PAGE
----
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Tuesday, 20 October 2015

Copyright and your audios

Lots of hypnotherapists make their own audios, either as downloadable MP3s or as CDs. Some just make them available to clients, others view them as a valuable income stream, and a chance to offer support to those who cannot attend one to one sessions, because of availability, geography or personal preference. Problems can arise, however with planning the content of your CDs because the copyright laws around the use of hypnotherapy scripts have a few complications.


And, as promised in my last blog, I'm going to run you through some of the pitfalls so you can avoid them.

What you can do with published scripts

Copyright law protects original works of authorship such as books, manuscripts, etc and this includes hypnotherapy scripts. Here is the UK, you do not have to 'register' material to make it copyright, anything you write and publish are automatically covered. Authors have exclusive rights to:
  • Reproduce the work
  • Distribute copies of the work to the public
  • Perform the work publicly
  • Display the copyrighted work publicly
  • Prepare derivative works based upon the work
As you can see, this poses particular challenges around hypnotic scripts because of that element of 'public performance'. Is using a script in a session a public performance?
 
We took advice on this and the consensus is that no, it isn't. It would be nonsensical to publish books of hypnotherapy scripts but not allow anyone to use them. The same goes for scripts you download (free or paid for) online.
 
So there is no problem at all using published scripts in your client sessions, although from a therapy point of view I’d strongly recommend personalising them rather than using them verbatim. (More about this here or in my book.)
 
If you record the therapy session live (as it happens) and give a copy to your client for their personal use only, that's OK too, on condition that you don’t make a separate charge for the recording, or give it to anyone else.
 

What you can’t do with published scripts

It is a copyright infringement to pre-record your reading of someone else’s script. It makes no difference whether you give the recordings away free, or charge for them.

If you particularly want to record someone else's script, you could always ask them. We recommend doing this in writing, so that if you receive permission you can keep a permanent record, in case there is ever a query.

Exceptions
 
Some books and websites offering scripts state specific terms and conditions about how they can be used. In this case these guidelines apply even if they are different to the general rules given above. But again we recommend keeping a screen shot or other dated record of the T&C in case they change in the future.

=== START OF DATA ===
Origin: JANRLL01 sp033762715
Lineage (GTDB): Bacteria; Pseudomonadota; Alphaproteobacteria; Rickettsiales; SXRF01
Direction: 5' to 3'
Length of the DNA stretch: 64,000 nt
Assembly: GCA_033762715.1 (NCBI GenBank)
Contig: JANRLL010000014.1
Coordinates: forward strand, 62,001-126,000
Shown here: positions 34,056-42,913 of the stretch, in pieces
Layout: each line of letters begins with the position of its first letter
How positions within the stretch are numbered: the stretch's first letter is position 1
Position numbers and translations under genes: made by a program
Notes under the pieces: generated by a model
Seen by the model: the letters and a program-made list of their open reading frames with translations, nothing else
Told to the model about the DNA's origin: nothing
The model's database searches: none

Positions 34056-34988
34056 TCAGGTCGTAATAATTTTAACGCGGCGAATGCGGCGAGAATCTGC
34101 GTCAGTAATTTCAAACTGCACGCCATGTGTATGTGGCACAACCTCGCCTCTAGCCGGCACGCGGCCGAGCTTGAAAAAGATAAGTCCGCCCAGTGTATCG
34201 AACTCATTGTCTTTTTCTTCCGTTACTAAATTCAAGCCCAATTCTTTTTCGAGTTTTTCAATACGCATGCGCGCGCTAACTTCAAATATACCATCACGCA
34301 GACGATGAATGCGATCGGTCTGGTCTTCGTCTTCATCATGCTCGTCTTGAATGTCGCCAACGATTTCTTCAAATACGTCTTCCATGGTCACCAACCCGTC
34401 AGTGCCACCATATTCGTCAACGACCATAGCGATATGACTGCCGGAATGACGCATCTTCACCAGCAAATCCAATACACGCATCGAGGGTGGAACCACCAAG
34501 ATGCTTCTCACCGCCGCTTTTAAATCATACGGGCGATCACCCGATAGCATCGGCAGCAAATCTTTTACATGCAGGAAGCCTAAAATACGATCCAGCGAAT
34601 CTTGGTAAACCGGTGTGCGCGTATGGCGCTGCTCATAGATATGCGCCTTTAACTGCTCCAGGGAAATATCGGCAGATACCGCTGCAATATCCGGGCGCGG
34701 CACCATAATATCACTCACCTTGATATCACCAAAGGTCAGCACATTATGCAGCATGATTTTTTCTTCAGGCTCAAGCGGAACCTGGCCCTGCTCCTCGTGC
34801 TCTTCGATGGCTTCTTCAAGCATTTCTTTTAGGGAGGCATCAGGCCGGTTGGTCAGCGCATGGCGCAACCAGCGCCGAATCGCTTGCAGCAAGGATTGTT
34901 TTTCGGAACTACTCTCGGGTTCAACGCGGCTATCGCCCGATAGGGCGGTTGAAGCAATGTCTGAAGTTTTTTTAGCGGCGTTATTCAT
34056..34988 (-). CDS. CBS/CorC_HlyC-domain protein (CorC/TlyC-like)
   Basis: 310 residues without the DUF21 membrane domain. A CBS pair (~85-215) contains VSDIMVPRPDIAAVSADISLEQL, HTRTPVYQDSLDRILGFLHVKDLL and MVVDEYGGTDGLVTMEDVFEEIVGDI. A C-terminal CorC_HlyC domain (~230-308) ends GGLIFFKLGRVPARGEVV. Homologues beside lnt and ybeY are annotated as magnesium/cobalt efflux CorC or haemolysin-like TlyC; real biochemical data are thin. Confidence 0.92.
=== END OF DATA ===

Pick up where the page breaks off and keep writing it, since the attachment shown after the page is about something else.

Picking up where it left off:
Other considerations about copyright

Copyright for the written word covers the way in which an idea is expressed, not the idea itself. This is why there are a number of versions of approaches like hypno-band and hypno-birthing, relaxation inductions, or imaginary walks along the beach.

In theory you can therefore take an idea or metaphor from a script and reword it, tweak it and record your own version. The principle was first applied in Baker v. Selden (1879), and has since been codified by the Copyright Act of 1976.

However, if your version is too close to the original it might be considered a 'derivative work'. If it came to court you’d have to establish that your version was different enough from the original for this not to apply. For example, JK Rowling can’t sue everyone who writes a story about a boy wizard, but if he was an orphan called Barry Trotter, wore glasses, had a lightening shaped scar and went to Pigwarts School of Witchcraft and Wizardry she would probably have a case. 

There is a condition called 'fair use' which allows you to use small amounts of someone else's work but this really only applies to areas such as book reviews and works of scholarship, where not being able to quote small excerpts would be unreasonable. It doesn’t apply to simply combining bits of more than one script and recording that!

What should I record then?

If you want to make CDs for your clients or for sale, approach script copyright holders for permission, or buy 'royalty free' script collections. These may be a bit more expensive but they come with permission for you to record them.

Otherwise, and it really is the best option, simply write your own content. There are some guidelines here about how to do this. Make it different and original, and you'll probably make more sales anyway. 



Please note: this advice is given in good faith, but we are not copyright lawyers. We're also based in the UK and the rules might be different elsewhere. If in doubt take advice from an expert like http://www.copyrightcircle.co.uk.

We have another blog about copyright, focussing on the use of images, HERE.

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Author: is Senior Tutor At Yorkshire Hypnotherapy Training, which offers multi accredited hypnotherapy practitioner training in Wakefield and York, along with taster days and foundation levels. Debbie has written a chapter on working with IBS in The Hypnotherapy Handbook, aimed at students and newly qualified hypnotherapists and also offers supervision and continuous professional development (CPD) for those in practice. Please contact Debbie to find out more.

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